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In this article, we’ll be looking at how to lay bricks.
If you’ve never laid bricks before it’s good practice to build a small sample wall first. A four brick course (row), three bricks high is sufficient. The bricks can always be cleaned and reused later. When you are happy with your ‘practice’ wall, you can start your DIY project with more confidence.
Before you lay your first brick, you’ll need to build a level concrete foundation to support your wall – known as a ‘footing’. The size of the footing depends entirely on the size of the wall you’re building and the surrounding soil.
Typically, a small garden wall will need a concrete footing around 150mm deep by 350mm wide. The top of the footing should be below the ground’s surface so it’s invisible when the wall’s built. Some people like to place the first couple of brick courses below the surface too.
Tools required for laying bricks
- Spade (will do the job but a shovel is better)
- Spot board
- Bricklaying trowel
- 600mm-1000mm spirit level
- Lump hammer
- Bolster chisel
- Tape measure
- Plumb line
- A piece of metal or rubber tube 20 – 25mm diameter
- Soft hand brush
Check out this list of useful DIY tools.
How to lay bricks
Always lay bricks so the vertical joints are staggered by half a brick. This method is known as stretcher bond or running bond and gives the brickwork added strength and support. It’s the most popular way of laying bricks in the UK.
If the bricks you are using don’t have holes through them but have an indentation (known as a frog), lay the bricks with the frog at the top. The last course of bricks can be laid with the frog at the bottom to give the brickwork a smooth finish on the top.
Lay one brick at each end of the course with a string line stretched between them along the top edge. This gives you a guide as you lay each course of bricks. See fig 1.
When you place the mortar on the foundation or next course of bricks, make a V shaped trough along the mortar with your trowel. This allows the bricks to be tapped into position/level more easily. Spread (butter) mortar onto the end of each brick as you lay them for the vertical joint.
Once you have laid the first course of bricks check the level along the top of the course and along the face or outside edge (it isn’t necessary to check each brick as you lay them). With your spirit level in position on the brickwork, tap each brick level, either using the edge of your trowel or by hand.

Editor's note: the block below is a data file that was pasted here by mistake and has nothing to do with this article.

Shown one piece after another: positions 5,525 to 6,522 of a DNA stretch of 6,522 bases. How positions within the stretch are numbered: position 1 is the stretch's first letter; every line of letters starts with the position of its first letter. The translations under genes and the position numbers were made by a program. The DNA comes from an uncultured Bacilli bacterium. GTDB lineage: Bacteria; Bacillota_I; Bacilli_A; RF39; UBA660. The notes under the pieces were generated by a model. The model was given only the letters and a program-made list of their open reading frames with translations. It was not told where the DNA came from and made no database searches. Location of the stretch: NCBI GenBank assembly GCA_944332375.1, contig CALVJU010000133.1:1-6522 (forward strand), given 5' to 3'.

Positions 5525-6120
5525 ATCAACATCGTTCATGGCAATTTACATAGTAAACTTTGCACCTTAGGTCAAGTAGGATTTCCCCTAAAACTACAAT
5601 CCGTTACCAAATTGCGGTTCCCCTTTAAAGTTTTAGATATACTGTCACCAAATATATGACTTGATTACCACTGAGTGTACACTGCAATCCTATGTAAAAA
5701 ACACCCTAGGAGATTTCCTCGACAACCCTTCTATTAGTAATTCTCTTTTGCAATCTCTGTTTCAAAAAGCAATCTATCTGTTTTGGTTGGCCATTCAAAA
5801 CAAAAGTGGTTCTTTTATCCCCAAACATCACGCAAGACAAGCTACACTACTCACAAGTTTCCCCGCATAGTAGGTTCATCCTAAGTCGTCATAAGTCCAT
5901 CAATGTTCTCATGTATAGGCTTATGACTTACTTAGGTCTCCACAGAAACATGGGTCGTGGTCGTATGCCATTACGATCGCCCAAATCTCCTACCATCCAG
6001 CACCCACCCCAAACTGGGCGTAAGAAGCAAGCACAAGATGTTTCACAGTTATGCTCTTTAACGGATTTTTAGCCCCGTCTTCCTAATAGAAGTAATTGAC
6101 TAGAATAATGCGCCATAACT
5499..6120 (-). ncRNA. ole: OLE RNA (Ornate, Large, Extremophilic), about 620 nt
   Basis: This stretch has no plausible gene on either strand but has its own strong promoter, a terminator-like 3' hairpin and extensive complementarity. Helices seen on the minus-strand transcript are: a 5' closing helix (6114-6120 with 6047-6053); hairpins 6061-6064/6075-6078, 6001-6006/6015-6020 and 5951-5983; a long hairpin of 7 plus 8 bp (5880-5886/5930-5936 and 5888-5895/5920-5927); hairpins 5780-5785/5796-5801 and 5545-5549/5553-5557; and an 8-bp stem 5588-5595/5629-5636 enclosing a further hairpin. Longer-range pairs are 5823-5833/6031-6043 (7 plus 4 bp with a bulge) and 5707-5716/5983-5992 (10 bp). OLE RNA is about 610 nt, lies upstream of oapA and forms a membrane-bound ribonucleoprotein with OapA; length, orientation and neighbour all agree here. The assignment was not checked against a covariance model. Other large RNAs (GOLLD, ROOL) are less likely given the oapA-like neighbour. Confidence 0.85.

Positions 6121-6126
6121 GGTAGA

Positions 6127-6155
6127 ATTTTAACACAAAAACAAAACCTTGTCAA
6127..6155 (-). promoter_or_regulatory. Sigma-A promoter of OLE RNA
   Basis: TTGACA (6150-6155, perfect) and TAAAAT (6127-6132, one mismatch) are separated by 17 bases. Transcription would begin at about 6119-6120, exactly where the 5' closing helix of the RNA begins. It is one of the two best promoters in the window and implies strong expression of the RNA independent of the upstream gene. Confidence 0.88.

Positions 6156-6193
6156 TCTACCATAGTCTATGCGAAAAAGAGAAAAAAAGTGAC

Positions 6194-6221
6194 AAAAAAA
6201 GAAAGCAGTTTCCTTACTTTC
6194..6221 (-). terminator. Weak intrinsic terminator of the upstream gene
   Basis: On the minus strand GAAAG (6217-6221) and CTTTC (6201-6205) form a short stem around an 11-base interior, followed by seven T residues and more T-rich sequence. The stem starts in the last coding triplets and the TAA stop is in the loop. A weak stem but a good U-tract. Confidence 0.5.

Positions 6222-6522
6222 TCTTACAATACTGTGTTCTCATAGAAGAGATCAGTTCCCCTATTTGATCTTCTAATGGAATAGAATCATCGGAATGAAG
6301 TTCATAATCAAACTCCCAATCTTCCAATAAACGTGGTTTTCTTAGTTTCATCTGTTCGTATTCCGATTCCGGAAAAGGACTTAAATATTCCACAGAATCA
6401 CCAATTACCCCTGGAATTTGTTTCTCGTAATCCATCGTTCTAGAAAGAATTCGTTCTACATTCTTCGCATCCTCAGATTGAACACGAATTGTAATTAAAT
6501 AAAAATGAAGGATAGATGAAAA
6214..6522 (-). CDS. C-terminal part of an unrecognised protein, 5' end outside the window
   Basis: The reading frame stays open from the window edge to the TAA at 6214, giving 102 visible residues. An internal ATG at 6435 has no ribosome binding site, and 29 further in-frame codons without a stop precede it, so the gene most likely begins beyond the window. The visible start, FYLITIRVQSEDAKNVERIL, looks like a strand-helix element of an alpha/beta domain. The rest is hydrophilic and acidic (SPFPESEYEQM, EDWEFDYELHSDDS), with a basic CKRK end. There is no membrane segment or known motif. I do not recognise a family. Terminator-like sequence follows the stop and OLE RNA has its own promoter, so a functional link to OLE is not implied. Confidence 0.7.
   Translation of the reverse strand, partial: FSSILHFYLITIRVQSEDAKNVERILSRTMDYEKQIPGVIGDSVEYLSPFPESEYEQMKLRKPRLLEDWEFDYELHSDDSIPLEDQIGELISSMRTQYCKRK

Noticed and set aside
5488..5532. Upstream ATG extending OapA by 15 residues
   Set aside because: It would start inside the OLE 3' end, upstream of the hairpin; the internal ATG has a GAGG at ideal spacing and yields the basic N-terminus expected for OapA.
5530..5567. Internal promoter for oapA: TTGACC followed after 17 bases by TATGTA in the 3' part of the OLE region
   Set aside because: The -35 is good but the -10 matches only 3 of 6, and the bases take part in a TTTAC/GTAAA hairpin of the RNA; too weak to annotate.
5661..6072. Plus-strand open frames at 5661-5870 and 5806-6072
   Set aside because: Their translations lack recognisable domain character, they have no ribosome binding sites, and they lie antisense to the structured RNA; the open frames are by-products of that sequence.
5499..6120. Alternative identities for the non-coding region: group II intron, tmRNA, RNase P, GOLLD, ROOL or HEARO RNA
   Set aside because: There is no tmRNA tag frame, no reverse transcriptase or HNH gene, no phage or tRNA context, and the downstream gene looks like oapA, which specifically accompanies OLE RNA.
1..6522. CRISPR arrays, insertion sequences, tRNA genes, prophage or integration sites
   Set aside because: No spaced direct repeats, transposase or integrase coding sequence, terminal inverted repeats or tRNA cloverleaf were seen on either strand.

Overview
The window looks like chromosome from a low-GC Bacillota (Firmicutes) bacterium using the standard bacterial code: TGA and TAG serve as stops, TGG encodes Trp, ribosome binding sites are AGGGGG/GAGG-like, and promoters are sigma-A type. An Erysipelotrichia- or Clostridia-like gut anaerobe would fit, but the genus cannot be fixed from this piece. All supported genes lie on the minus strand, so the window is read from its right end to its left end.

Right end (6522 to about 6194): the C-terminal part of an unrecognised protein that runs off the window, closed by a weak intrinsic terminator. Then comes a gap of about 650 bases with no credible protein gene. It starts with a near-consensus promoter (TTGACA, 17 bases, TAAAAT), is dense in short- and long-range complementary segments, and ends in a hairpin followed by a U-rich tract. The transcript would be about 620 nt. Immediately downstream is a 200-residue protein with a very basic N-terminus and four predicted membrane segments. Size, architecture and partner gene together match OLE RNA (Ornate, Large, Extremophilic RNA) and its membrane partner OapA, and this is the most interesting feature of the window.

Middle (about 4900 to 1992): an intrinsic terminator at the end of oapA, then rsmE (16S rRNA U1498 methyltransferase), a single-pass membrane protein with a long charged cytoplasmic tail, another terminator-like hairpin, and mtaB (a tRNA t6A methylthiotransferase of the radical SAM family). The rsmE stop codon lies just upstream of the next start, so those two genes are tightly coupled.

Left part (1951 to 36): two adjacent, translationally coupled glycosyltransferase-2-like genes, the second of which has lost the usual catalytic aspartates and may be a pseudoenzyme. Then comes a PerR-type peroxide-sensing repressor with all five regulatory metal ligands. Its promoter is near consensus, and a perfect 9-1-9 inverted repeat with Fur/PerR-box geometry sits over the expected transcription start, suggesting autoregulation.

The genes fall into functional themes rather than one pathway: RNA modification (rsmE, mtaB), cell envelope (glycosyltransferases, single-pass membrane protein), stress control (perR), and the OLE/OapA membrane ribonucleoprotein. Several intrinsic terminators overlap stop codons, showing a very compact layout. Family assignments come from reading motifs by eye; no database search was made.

Remember, bricks aren’t always square when manufactured so they may not line up perfectly level with each other, use your judgement as minor discrepancies won’t be noticeable when you step back and look at the finished brickwork.
Cutting bricks to size
Don’t forget to wear safety goggles
You will no doubt have to cut some bricks to size (e.g. half bricks to obtain the staggered vertical joints).
To do this, mark the cut on the brick (allowing for the mortar seam) and place it on firm ground or a solid base. Align the cutting edge of your bolster chisel with the mark and give it a sharp blow with your lump hammer. Chip off rough edges using the bolster and lump hammer.
Lay each course of bricks using the string line as a guide and check the levels as you complete each course.
Don’t forget to strike/point the seams on each course before the mortar sets.
Fill any holes in the seams then strike/point them with either the piece of pipe or the trowel to give your brickwork a professional finish.
Brush the brickwork down with a soft hand brush to remove any excess mortar from the brickwork face.
Remember you can always add a colouring agent to the mortar mix if you think it would improve the finished look of your brickwork.
Colouring agents are simple to add, just make sure you note the quantities of sand, cement and agent that go into each mix. Use the same sand for each mix as different ones can produce variations in the shade of colour. The agents come in various colours.
That’s it. I hope the instructions in this post have given you the confidence to get out there and start laying bricks?! Good luck.
Looking for a project to practice your skills? How about building a brick barbecue for you and your family to enjoy this summer?
7 bricklaying tips to help you work efficiently
- Have a ready supply of bricks near the work area
- Mix the mortar using four parts sand to one of cement (4:1)
- Add a plasticiser to the mix, this makes the mortar easier to trowel and it adheres better to the bricks
- Don’t make the mortar too ‘wet’ as the weight of the bricks will push it out of the seam
- Only mix sufficient for one hour’s bricklaying (even less if the weather is hot), as it will dry out before you can use it
- Don’t add water to a mortar mix if it becomes too dry/stiff to use, throw it away and mix again
- Place the mortar as near to the work area as possible
Use gloves when mixing/using cement as it can irritate and burn skin. Use gloves/safety goggles when handling/cutting bricks.